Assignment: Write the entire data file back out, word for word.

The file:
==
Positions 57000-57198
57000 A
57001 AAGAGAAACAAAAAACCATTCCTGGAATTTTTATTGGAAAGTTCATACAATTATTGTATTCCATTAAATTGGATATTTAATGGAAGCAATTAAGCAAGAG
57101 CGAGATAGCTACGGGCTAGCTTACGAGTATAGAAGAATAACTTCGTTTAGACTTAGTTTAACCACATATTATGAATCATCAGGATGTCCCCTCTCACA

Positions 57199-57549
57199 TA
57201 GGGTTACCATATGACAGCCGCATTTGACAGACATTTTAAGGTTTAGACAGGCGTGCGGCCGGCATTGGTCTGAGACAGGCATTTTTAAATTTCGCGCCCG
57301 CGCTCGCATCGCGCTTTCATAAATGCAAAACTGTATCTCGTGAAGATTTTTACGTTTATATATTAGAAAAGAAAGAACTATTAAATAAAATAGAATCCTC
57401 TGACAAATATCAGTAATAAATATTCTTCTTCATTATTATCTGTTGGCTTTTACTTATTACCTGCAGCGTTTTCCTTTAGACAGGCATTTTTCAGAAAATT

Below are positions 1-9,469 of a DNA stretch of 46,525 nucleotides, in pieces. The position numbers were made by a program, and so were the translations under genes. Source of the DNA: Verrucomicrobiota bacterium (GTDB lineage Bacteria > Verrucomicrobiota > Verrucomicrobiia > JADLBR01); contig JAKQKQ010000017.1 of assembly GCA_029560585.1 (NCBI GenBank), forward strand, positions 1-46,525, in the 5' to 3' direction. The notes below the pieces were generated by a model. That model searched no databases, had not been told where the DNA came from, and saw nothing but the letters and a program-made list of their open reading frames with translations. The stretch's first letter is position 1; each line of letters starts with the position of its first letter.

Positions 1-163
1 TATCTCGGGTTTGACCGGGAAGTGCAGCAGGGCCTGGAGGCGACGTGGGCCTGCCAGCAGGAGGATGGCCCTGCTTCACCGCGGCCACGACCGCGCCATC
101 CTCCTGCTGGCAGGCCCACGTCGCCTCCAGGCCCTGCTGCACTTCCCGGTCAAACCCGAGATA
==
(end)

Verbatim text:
Positions 57000-57198
57000 A
57001 AAGAGAAACAAAAAACCATTCCTGGAATTTTTATTGGAAAGTTCATACAATTATTGTATTCCATTAAATTGGATATTTAATGGAAGCAATTAAGCAAGAG
57101 CGAGATAGCTACGGGCTAGCTTACGAGTATAGAAGAATAACTTCGTTTAGACTTAGTTTAACCACATATTATGAATCATCAGGATGTCCCCTCTCACA

Positions 57199-57549
57199 TA
57201 GGGTTACCATATGACAGCCGCATTTGACAGACATTTTAAGGTTTAGACAGGCGTGCGGCCGGCATTGGTCTGAGACAGGCATTTTTAAATTTCGCGCCCG
57301 CGCTCGCATCGCGCTTTCATAAATGCAAAACTGTATCTCGTGAAGATTTTTACGTTTATATATTAGAAAAGAAAGAACTATTAAATAAAATAGAATCCTC
57401 TGACAAATATCAGTAATAAATATTCTTCTTCATTATTATCTGTTGGCTTTTACTTATTACCTGCAGCGTTTTCCTTTAGACAGGCATTTTTCAGAAAATT

Below are positions 1-9,469 of a DNA stretch of 46,525 nucleotides, in pieces. The position numbers were made by a program, and so were the translations under genes. Source of the DNA: Verrucomicrobiota bacterium (GTDB lineage Bacteria > Verrucomicrobiota > Verrucomicrobiia > JADLBR01); contig JAKQKQ010000017.1 of assembly GCA_029560585.1 (NCBI GenBank), forward strand, positions 1-46,525, in the 5' to 3' direction. The notes below the pieces were generated by a model. That model searched no databases, had not been told where the DNA came from, and saw nothing but the letters and a program-made list of their open reading frames with translations. The stretch's first letter is position 1; each line of letters starts with the position of its first letter.

Positions 1-163
1 TATCTCGGGTTTGACCGGGAAGTGCAGCAGGGCCTGGAGGCGACGTGGGCCTGCCAGCAGGAGGATGGCCCTGCTTCACCGCGGCCACGACCGCGCCATC
101 CTCCTGCTGGCAGGCCCACGTCGCCTCCAGGCCCTGCTGCACTTCCCGGTCAAACCCGAGATA